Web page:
It’s a quick 5×8 this morning, so I can get in to work early to talk to Cathy Wurzer on Morning Edition about Duy Ngo.
I’ll post it here later.
1) I know News Cut readers don’t like to share their most embarrassing moments, but I’m compelled to ask for them anyway. Today’s attempt to invade your most personal moments is inspired by yesterday’s Steve Jobs unveiling of the new iPhone. Jobs is standing before hundreds of people, and thousands more — maybe millions — online when he can’t get his product to work.
You know how that feels, right? Because it’s happened to you. Take all the time you need to tell me about it below. Spare no details.
2) David Carr tackles President Obama for a cheap shot at the media during his visit to the Gulf Coast this week. Obama assured locals that he’ll still care after the media has left, ignoring the fact the media has been more informative about the oil disaster than, well, the president. But he drops this nugget farther into the story: BP is now bound by stock exchange rules in dispensing information, which will — if true — stem the flow of information:
“Given recent volatility in BP share price, I’m told that information related to top kill is now considered stock market sensitive, which means it has to be managed under disclosure rules for the London and NY stock exchanges,” said the note from a BP press official. “In a nutshell, that means all investors must be provided information on an equal basis. That precludes me from sending you updates as various aspects of the operation unfold.”
In other words, reporters on deadline could call government officials, but they would be handed off to BP press people who were prevented by stock compliance rules from providing answers.
Meanwhile, a new poll confirms the oil disaster is Obama’s Katrina.
Along the Gulf, politicians are lining up for face time:
(h/t: Perfect Duluth Day)
4) Helen Thomas lost what was left of her career by suggesting Jews “go home.” It turns out, it’s not the first time she’s given someone that advice.
Bonus: It’s a pity, really, that the soccer World Cup should take the spotlight away from the world shinkicking championships. Here’s the 2008 highlights:
“The sport dates back to 1636 when it formed part of the Robert Dover Olimpick Games and was said to be even more violent. In the early 19th century villages challenged each other to battles and contestants hardened their shins with coal hammers,” NewsLite says.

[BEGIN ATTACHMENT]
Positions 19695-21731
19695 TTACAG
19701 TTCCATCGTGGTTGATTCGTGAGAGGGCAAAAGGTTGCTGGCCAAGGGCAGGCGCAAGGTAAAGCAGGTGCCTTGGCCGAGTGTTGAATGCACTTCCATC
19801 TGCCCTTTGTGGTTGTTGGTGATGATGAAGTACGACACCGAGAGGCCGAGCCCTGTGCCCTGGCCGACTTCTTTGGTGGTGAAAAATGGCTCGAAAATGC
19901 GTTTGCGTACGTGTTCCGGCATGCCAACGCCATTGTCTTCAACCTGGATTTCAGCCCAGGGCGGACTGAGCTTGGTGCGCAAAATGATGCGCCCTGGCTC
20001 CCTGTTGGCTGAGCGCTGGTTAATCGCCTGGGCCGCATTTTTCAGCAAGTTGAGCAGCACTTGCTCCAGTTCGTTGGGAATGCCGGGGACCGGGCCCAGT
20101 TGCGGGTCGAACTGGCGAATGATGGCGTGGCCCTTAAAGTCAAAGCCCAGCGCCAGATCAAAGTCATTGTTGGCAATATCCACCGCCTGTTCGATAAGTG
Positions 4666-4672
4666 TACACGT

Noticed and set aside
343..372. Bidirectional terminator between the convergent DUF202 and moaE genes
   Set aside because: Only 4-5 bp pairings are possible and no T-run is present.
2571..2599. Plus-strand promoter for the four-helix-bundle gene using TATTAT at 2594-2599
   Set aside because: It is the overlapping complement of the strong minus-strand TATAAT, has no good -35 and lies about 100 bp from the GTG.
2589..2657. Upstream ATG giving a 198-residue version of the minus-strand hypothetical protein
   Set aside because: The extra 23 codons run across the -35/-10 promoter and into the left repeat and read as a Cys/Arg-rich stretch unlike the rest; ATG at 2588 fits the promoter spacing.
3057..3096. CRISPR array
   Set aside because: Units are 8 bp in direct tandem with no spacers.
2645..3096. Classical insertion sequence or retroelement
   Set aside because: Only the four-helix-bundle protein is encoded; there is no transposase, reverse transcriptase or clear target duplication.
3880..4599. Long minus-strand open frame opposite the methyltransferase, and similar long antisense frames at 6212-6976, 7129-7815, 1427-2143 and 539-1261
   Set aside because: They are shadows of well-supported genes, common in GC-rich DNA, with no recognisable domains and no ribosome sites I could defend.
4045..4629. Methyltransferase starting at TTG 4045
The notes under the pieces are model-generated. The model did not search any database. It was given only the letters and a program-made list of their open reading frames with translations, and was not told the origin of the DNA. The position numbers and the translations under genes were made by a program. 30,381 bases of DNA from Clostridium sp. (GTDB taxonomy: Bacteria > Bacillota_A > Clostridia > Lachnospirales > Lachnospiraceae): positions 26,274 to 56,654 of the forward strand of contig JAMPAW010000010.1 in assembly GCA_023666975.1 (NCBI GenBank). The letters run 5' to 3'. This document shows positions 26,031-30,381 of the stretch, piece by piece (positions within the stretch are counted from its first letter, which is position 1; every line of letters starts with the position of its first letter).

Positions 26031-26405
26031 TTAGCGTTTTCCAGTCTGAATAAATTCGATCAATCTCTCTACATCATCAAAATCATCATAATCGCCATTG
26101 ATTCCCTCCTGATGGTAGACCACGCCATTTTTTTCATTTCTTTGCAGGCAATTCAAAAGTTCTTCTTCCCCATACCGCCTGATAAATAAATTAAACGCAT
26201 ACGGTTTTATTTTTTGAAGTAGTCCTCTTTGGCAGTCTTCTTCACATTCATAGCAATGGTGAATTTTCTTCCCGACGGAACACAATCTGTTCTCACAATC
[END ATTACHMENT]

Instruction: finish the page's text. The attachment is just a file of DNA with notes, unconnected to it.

Apple unveiled the fourth generation model of its popular iPhone on Monday. How have smart phones changed your life?
WHAT WE’RE DOING
Midmorning (9-11 a.m.) – First hour: How to regulate the financial industry.
Second hour: Is book publishing dying?
Midday (11 a.m. – 1 p.m.) – First hour: Dr. Jon Hallberg answers questions about medical and health care issues in the news.
Second hour: President Obama’s high school graduation speech given Monday night in Kalamazoo, Michigan.
Talk of the Nation (1-3 p.m.) – First hour: The border is often ground zero in the debate over illegal immigration. But according Doris Meissner, the border is not the single answer to the problem of illegal immigration. Meissner and Julie Myers Wood, both former heads of U.S. Immigration, discuss the border and immigration enforcement.
Second hour: Anthony Bourdain’s brain offers a veritable buffet of strong opinions on every cuisine, every chef, and every kind of eater–including those who refuse to eat cooked food.
All Things Considered (3-6:30 p.m.) – Hospitals in the Twin Cities are announcing their staffing plans for the nurses strike today. MPR’s Lorna Benson is covering the story.
MPR’s Chris Roberts, a Michigan lad, talks to the director of “Beyond the Motor City,” and considers mass transit lessons from Detroit.